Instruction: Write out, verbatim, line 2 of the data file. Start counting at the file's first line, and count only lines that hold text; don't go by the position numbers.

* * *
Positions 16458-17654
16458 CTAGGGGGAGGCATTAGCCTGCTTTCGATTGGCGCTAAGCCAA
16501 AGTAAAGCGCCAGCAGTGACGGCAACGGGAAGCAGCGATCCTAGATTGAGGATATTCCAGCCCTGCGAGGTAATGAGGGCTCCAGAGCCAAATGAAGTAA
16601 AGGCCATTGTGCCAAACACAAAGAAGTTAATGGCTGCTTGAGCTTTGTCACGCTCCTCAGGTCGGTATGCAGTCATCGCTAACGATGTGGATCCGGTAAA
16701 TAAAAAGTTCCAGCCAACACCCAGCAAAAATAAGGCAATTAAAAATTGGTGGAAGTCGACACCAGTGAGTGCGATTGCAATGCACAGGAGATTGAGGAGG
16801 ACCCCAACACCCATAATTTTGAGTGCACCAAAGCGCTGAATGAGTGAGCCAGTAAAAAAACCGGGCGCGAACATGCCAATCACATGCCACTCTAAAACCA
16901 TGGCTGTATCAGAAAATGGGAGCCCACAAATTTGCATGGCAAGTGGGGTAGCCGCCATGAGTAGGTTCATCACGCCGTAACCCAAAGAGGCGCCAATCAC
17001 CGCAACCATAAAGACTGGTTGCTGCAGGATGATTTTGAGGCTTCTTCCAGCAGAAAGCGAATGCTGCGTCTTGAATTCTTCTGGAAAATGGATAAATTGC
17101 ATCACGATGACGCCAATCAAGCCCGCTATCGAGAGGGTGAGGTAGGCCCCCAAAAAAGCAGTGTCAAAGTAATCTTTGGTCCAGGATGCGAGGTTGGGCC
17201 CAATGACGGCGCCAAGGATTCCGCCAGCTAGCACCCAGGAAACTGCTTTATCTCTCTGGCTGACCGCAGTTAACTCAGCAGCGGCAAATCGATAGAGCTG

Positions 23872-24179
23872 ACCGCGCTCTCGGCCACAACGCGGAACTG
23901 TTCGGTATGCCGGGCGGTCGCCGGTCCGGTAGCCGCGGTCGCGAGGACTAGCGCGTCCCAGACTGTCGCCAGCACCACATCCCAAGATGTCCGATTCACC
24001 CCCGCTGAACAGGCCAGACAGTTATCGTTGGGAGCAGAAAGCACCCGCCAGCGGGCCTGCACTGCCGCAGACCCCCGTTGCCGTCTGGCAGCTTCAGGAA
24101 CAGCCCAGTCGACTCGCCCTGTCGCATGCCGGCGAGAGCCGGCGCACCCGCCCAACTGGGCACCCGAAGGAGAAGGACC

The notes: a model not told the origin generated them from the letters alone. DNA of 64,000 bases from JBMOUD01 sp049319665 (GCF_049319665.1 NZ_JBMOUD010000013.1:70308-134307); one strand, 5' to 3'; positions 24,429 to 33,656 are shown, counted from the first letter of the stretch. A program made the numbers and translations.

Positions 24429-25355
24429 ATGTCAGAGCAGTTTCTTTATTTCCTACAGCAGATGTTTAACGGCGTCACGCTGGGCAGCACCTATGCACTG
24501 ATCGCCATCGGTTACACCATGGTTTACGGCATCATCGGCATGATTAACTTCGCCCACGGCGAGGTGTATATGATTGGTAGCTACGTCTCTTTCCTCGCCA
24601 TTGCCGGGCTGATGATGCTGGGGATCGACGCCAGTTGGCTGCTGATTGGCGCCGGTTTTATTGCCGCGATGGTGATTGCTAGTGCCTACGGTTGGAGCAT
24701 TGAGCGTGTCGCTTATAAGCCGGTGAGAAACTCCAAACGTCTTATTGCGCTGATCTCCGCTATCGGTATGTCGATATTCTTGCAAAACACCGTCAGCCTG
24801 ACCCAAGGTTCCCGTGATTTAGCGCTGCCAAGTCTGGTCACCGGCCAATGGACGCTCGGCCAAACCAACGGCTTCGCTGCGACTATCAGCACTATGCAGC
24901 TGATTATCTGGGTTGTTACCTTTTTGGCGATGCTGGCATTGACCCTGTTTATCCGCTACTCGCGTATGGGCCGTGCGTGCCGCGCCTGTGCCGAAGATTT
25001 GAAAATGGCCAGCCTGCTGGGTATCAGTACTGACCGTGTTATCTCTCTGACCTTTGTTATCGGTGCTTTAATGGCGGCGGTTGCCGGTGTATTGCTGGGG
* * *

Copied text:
16458 CTAGGGGGAGGCATTAGCCTGCTTTCGATTGGCGCTAAGCCAA